ERCOT says grid still vulnerable: But can handle ‘typical’ winter conditions

The state has enough generating capacity to handle anticipated system-wide peak demand this winter assuming “typical winter grid conditions,” according to a Seasonal Assessment of Resource Adequacy report released by the Electric Reliability Council of Texas on Nov. 29.

The SARA outlook for December 2022-February 2023 also includes “additional low-probability, high-impact risk scenarios” in keeping with what ERCOT characterizes as “aggressive grid management planning.”

In an extreme weather scenario with high demand, unanticipated generator outages and insufficient wind generation, the grid could still be short 9,000 megawatts or more and Texas residents forced to endure rolling outages again, according to the report.

Pablo Vegas, CEO of ERCOT, and Public Utility Commission of Texas Chairman Peter Lake held a press conference Nov. 29 to discuss the SARA report as well as ERCOT’s Capacity, Demand and Reserves report, also just released. Vegas said the reliability and operation of the grid — at least the elements ERCOT has control over — are as strong as going into winter, thanks to reforms initiated by the Legislature and the administration and adopted by ERCOT and PUCT.

These reforms were in response to the catastrophic, deadly winter storm of February 2021, when insufficient available generating capacity partly due to fuel shortages brought the grid close to collapse in the face of soaring electricity demand statewide.

“For all the expected scenarios, we expect to have an adequate supply to meet the needs of the grid,” Vegas said.

That includes most of the more extreme potential weather scenarios, when capacity is still expected to be adequate to meet the “operational requirements of the grid,” he said.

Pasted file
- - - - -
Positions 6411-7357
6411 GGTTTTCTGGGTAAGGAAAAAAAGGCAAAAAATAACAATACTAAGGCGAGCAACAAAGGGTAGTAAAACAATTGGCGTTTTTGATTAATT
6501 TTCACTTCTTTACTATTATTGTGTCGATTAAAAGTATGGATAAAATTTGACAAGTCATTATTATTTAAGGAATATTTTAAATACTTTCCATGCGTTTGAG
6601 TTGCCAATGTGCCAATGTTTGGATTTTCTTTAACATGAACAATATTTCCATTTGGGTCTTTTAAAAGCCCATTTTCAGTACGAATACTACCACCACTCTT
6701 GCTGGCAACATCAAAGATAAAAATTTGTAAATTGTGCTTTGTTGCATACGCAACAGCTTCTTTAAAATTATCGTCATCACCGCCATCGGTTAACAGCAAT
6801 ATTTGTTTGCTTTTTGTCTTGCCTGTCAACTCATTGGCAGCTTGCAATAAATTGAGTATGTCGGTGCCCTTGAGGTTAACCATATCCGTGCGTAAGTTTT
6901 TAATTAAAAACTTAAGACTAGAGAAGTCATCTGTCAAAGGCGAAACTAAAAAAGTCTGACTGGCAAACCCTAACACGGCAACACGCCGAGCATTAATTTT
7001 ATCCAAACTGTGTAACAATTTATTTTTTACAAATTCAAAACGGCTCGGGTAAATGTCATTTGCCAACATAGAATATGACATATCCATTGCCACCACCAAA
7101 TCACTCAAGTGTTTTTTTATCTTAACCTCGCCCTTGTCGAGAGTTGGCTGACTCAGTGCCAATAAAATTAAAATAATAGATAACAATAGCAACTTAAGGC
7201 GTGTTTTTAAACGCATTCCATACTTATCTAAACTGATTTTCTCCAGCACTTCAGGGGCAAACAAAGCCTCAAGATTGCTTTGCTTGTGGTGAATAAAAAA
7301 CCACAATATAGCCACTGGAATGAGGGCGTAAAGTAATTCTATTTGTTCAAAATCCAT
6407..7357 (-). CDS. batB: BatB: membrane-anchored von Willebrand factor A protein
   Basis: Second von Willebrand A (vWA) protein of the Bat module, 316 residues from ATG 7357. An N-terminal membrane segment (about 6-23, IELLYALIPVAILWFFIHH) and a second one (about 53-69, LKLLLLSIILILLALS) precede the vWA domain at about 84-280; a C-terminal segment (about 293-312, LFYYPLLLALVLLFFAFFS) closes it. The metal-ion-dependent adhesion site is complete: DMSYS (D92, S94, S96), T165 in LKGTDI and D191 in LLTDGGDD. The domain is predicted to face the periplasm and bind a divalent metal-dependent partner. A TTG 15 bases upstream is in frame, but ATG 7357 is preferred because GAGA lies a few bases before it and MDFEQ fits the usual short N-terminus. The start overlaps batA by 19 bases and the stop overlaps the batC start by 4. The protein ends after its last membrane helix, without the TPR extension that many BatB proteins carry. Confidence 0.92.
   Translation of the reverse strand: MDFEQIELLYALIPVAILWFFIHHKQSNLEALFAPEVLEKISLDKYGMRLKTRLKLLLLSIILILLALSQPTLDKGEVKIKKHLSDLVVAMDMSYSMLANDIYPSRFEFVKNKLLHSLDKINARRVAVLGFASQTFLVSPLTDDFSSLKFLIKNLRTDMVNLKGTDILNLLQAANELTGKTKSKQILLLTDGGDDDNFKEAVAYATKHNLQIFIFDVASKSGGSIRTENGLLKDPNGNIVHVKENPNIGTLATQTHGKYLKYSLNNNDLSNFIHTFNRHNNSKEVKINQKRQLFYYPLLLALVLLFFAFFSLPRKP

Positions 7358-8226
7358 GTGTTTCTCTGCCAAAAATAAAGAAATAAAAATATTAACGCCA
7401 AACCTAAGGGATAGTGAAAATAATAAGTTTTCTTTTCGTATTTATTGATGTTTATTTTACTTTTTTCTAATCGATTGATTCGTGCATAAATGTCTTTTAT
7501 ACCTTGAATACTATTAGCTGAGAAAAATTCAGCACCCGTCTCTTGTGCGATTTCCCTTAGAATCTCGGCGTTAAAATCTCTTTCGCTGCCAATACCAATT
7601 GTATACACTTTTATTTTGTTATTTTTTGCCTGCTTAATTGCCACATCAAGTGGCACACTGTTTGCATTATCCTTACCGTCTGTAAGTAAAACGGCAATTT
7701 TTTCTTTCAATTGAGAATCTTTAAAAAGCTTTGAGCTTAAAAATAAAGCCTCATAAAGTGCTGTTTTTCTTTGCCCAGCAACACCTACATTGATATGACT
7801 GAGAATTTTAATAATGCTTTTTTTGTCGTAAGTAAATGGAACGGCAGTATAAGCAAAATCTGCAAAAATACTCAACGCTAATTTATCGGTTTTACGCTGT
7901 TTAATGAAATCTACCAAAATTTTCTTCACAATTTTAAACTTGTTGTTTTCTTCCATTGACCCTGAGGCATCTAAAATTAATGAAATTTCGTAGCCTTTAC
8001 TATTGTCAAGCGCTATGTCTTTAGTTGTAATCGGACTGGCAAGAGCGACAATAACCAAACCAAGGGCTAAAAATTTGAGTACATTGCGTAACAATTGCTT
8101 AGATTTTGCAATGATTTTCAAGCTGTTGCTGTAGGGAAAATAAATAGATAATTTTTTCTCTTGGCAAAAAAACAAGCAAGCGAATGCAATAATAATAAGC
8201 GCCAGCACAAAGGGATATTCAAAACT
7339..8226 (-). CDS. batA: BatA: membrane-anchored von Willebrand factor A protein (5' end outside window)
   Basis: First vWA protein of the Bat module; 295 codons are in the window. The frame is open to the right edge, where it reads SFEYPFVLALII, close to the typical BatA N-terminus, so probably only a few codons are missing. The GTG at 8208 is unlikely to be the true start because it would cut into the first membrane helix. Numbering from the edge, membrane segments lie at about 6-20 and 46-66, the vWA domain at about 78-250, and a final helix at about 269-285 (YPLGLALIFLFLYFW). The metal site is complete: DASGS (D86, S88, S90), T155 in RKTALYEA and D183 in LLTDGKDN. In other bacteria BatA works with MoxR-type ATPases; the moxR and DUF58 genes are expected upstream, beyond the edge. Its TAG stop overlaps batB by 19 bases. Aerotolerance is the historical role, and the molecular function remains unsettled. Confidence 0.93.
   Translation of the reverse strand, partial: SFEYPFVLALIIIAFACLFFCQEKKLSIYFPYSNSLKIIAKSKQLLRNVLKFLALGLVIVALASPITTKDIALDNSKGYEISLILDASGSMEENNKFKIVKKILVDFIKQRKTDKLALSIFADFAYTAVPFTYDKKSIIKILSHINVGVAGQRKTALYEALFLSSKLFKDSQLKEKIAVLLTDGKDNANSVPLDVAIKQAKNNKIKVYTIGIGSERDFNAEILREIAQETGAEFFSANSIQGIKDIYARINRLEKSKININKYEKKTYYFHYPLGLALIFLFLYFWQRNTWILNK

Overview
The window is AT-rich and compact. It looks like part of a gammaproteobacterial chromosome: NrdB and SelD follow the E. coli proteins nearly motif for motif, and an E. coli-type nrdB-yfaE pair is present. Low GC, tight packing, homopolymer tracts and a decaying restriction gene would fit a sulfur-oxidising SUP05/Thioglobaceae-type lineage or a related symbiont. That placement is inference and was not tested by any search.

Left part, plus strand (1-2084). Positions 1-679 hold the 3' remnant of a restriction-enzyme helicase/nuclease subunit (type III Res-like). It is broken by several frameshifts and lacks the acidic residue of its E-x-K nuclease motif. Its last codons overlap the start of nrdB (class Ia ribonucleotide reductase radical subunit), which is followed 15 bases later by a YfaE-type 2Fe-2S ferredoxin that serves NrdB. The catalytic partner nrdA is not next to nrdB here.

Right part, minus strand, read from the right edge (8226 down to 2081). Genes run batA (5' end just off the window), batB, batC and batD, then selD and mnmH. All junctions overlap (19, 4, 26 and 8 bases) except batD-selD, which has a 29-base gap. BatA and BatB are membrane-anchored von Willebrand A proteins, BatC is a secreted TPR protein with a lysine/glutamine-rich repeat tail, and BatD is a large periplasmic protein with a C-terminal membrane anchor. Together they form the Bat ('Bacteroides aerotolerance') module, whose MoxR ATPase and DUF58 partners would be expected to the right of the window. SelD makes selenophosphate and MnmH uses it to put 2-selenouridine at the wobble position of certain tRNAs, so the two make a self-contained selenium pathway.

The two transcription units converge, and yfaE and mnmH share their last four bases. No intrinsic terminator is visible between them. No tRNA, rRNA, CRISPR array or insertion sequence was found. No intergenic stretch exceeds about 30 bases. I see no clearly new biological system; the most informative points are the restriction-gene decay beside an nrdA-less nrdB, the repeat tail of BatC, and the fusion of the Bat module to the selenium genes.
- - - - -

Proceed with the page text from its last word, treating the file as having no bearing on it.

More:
The SARA report’s forecasted peak demand for this winter is 67,398 megawatts (MW), based on average of weather conditions during winter peaks for the years 2007 through 2021, with 2021 boosting the base forecast because of the extreme weather conditions that year. Roughly 87,300 MW of capacity is expected to be available for this winter’s peak, according to the report.

Vegas said this winter’s SARA outlook is much like last winter’s except that the peak demand forecast has increased about 5,000 MW, the result of growth in the state.

“Texas is adding a city the size of Corpus Christi every single year in population,” he said. “The associated economic growth that comes with that is driving increased usage on the grid.”

Among the recent improvements to grid reliability are scheduled outages and maintenance periods so that generators receive the maintenance necessary to keep them operating through the winter, Vegas said.

“We’ve also implemented some ancillary services, a fast-frequency response service that helps to ensure reliability during operating conditions that change rapidly,” he said.

Lake said that ahead of last winter new rules were implemented requiring generators across ERCOT’s grid to winterize and for those generators to be inspected regularly.

“In addition, we built out and mapped a critical supply chain and critical infrastructure network to make sure that the natural gas supply chain stays online at all times and ensures that the gas continues to flow to our generators,” he said.

Communication across state agencies has been improved to better enable coordination during extreme weather events so that natural gas is available and generators online when they’re needed, Lake said. ERCOT has developed and implemented a new firm-fuel product that guarantees access to enough fuel to generate nearly 3,000 MW as a way to bolster grid reliability going into winter, he said.

“Firm fuel” basically means ERCOT will be able to get fuel for power generation despite “natural gas curtailment or other fuel supply disruption,” such as occurred during the 2021 winter storm.

“Going into this winter, we’re even better prepared,” Lake said. “We’ve put even stricter weatherization standards in place this fall. ERCOT will continue to inspect and increase its inspections of generators. … We’re better prepared than ever.”

The most recent development came on Dec. 1, when nine state senators sent a letter to the PUCT arguing that the commission’s proposals to fundamentally reconfigure the state’s electricity market, including a “performance credit mechanism” to incentivize generators to be available during periods of peak demand, “will not guarantee new dispatchable generation in a timely and cost-effective manner.”

The letter demands the PUCT proposal be put on hold pending “further consultation with the Legislature.”